In 1947, Salk accepted a professorship at the University of Pittsburgh School of Medicine, where he undertook a project beginning in 1948 to determine the number of different types of poliovirus. For the next seven years, Salk devoted himself to developing a vaccine against polio.
Salk was immediately hailed as a “miracle worker” when the vaccine’s success was first made public in April 1955, and chose to not patent the vaccine or seek any profit from it in order to maximize its global distribution. The National Foundation for Infantile Paralysis and the University of Pittsburgh looked into patenting the vaccine, but since Salk’s techniques were not novel, their patent attorney said, “If there were any patentable novelty to be found in this phase it would lie within an extremely narrow scope and would be of doubtful value.”
An immediate rush to vaccinate began in the United States and around the world. Many countries began polio immunization campaigns using Salk’s vaccine, including Canada, Sweden, Denmark, Norway, West Germany, the Netherlands, Switzerland, and Belgium. By 1959, the Salk vaccine had reached about 90 countries. An attenuated live oral polio vaccine was developed by Albert Sabin, coming into commercial use in 1961. Less than 25 years after the release of Salk’s vaccine, domestic transmission of polio had been eliminated in the United States.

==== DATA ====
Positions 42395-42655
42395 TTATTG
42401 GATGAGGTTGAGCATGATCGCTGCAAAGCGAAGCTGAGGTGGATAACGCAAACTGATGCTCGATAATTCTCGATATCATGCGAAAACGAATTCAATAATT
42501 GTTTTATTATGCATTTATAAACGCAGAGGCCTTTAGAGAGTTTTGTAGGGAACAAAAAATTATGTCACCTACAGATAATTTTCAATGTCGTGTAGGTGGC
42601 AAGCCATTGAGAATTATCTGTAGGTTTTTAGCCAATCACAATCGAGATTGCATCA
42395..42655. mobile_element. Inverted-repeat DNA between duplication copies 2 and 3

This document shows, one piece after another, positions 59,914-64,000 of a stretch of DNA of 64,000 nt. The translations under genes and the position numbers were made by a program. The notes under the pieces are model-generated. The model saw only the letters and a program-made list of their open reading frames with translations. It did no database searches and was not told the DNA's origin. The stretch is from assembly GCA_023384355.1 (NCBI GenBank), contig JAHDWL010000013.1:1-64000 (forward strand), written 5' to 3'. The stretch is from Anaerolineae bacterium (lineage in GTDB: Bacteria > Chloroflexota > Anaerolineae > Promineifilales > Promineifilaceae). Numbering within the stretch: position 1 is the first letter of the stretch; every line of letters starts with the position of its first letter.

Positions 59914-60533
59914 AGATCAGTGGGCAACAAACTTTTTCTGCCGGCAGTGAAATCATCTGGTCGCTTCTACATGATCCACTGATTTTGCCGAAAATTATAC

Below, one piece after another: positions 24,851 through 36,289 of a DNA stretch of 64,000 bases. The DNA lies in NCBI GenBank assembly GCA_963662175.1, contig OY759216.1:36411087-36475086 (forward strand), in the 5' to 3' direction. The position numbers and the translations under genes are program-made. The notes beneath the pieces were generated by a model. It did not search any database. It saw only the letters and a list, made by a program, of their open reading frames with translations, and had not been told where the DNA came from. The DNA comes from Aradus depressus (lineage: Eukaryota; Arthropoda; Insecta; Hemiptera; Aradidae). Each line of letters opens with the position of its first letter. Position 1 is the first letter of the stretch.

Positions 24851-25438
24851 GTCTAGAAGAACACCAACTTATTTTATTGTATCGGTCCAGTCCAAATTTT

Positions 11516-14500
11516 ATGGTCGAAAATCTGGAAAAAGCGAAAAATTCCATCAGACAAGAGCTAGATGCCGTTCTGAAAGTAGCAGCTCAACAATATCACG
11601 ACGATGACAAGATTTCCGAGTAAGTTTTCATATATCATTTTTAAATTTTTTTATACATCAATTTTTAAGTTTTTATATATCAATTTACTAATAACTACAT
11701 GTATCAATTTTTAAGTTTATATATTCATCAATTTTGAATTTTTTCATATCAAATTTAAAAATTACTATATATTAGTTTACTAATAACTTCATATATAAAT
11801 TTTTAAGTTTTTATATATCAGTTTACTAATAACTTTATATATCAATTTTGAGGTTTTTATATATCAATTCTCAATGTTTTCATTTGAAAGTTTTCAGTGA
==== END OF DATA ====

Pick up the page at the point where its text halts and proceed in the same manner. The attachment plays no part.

In 1963, Salk founded the Salk Institute for Biological Studies in La Jolla, California, which is today a center for medical and scientific research. He continued to conduct research and publish books in his later years, focusing in his last years on the search for a vaccine against HIV. Salk campaigned vigorously for mandatory vaccination throughout the rest of his life, calling the universal vaccination of children against the disease a “moral commitment”. Salk’s personal papers are today stored in Geisel Library at the University of California, San Diego.
According to en.wikipedia. Source photos: internet